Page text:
Wednesday, 27 March 2013

The Orphan Killer on Friday Night Frights

Over at my podcast at Starburst Magazine, I talk to Matt Farnsworth, the director of The Orphan Killer about making and marketing his transgressive mini-masterpiece. The Orphan Killer is an agreeably nasty little slasher with an intriguing anti-Catholic theme that put me in mind of some of those 1970s classics like Alfred Sole's Communion and Pete Walker's House of Mortal Sin. But with more blood and guts. Listen to the podcast here.

Monday, 4 March 2013

Friday Night Frights 18 - I Didn't Come Here To Die

I remember as a kid being traumatised by those Central Office of Information safety films that used to show on children's television in the 1970s, warning of the perils of playing in dangerous places. The most memorable was Lonely Water (1973) and featured the voice of Donald Pleasence as the Grim Reaper culling off the foolhardy and the unwary. Another, more elaborate, but no less terrifying, effort was Apaches (1977) directed by John The Long Good Friday Mackenzie. This little nasty depicted a group of children who ignore all safety precautions while playing on a farm, and as a result die horribly under the wheels of tractors and so forth. What was so horrific about these films was that they proved that fate had it in for us kids, no matter what, and their gritty presentation made them all the more real. Final Destination re-imagined by the Children's Film Foundation.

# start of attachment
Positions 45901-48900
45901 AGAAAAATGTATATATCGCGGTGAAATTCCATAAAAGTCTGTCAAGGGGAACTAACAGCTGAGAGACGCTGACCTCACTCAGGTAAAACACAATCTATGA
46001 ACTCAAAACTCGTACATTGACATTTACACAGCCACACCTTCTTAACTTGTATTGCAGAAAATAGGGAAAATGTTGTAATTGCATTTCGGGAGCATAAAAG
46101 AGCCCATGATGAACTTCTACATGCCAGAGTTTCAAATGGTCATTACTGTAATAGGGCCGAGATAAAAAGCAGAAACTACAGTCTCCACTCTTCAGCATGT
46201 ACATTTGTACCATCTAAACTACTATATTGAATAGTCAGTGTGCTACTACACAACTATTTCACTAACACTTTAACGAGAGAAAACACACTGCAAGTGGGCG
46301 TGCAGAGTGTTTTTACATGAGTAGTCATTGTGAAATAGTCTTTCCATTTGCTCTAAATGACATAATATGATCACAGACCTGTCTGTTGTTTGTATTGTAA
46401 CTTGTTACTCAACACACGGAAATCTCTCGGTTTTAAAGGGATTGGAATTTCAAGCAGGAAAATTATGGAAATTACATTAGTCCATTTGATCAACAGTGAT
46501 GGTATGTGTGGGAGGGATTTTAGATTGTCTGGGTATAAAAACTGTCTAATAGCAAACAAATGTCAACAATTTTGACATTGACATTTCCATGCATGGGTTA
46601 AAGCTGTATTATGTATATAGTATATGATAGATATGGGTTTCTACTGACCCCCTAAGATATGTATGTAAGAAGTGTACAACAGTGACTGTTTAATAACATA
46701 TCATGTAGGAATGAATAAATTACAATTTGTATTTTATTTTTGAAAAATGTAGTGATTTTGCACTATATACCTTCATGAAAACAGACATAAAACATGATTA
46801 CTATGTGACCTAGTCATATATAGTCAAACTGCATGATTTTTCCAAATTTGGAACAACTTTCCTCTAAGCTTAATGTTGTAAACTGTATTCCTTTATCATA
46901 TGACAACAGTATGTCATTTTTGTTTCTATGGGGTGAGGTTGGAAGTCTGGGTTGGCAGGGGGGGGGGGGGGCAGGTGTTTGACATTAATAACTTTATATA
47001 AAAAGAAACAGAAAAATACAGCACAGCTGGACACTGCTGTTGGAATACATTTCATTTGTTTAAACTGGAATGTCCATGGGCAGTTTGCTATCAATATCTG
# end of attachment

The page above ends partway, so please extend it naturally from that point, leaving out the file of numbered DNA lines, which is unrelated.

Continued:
All this is by way of introduction to my guest on this week's podcast - Bradley Scott Sullivan, whose debut I Didn't Come Here To Die comes on like some deranged version of those 1970s public information films.

Don't play with chainsaws, kids!

To listen go here.